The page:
Kristen M. Kelly Ph.D.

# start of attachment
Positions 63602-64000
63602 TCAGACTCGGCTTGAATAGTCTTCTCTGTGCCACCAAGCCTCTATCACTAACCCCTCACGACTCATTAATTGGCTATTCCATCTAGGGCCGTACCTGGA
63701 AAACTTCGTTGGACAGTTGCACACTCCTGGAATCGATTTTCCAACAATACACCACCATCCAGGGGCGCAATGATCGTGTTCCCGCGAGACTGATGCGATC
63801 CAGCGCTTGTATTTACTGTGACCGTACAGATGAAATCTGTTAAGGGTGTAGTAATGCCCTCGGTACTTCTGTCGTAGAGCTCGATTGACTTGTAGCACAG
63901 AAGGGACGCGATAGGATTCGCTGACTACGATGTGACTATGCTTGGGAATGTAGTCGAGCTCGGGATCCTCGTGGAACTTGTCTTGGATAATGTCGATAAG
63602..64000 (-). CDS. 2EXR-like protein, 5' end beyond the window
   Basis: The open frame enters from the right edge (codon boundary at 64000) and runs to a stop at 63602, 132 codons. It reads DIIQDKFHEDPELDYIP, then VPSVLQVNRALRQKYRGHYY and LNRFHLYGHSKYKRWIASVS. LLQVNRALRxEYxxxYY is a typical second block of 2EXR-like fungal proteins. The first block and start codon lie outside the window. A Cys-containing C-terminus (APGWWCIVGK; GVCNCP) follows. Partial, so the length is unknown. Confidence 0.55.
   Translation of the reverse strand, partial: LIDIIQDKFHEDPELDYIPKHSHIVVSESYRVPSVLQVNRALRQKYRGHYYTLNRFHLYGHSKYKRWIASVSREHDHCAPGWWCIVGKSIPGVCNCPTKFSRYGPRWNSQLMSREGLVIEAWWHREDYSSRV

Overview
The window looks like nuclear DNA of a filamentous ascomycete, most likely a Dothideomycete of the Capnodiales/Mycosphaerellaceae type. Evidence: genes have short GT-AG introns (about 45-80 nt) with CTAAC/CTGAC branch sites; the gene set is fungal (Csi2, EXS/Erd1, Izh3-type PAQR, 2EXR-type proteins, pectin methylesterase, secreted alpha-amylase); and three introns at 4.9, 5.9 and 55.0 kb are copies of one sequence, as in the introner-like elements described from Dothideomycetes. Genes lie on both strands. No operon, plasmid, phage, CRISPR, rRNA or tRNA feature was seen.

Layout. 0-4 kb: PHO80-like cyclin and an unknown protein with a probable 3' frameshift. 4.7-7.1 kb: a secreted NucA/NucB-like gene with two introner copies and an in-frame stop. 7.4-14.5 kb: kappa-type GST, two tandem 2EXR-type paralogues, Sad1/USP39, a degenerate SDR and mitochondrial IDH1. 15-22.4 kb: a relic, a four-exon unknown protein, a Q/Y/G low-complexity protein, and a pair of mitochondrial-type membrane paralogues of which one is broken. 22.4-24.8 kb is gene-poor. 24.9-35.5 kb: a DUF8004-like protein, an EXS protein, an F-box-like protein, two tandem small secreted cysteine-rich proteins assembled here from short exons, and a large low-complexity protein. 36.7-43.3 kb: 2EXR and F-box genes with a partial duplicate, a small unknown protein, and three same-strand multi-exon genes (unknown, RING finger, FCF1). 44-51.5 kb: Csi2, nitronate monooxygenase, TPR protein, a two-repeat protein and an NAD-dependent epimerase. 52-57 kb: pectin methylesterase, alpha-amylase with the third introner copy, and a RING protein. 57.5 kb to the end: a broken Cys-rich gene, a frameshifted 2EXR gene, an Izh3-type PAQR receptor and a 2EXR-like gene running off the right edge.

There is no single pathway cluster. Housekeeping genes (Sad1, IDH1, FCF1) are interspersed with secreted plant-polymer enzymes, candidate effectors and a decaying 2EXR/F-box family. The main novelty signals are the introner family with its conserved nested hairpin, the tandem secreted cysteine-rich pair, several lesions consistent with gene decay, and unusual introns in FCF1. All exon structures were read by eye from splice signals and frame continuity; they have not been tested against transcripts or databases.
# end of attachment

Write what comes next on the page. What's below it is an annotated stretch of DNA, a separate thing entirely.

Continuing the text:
My research interests center on the areas of parent-infant mental health and developmental psychopathology, particularly as they relate to parents' mental representations, cognitive-affective attributions, and corresponding parent-infant behaviors. Specifically, one of the main functions of my research is to develop more accurate and comprehensive models for understanding how distortions in parents' perceptions of themselves and of their children influence parenting behavior, the quality of parent-infant interactions, and child developmental outcomes. I am especially interested in studying how such distortions manifest in vulnerable populations, such as mentally ill parents and those who have suffered severe trauma, given that these parents are at higher risk for experiencing impaired perceptions and difficult interpersonal relationships. My research has required developing expertise in research methodologies and clinical interventions that facilitate empirical research related to parent-infant mental health such as Mary Main's Adult Attachment Interview, Arietta Slade's Parent Development Interview, Mary Ainsworth's Strange Situation, Karlen Lyons-Ruth's scales for Atypical Maternal Behavior (AMBIANCE), and Beatrice Beebe's micro-analytic coding measures. The overarching goal of my research program is aimed at increasing psychology's understanding of processes related to parenting perceptions, interactions and associated behaviors in order to develop more effective methods of assessment, intervention, and prevention with at-risk families. Thus, I want my research to have implications for clinical practice and public policy, as well for enhanced understanding of basic psychological constructs.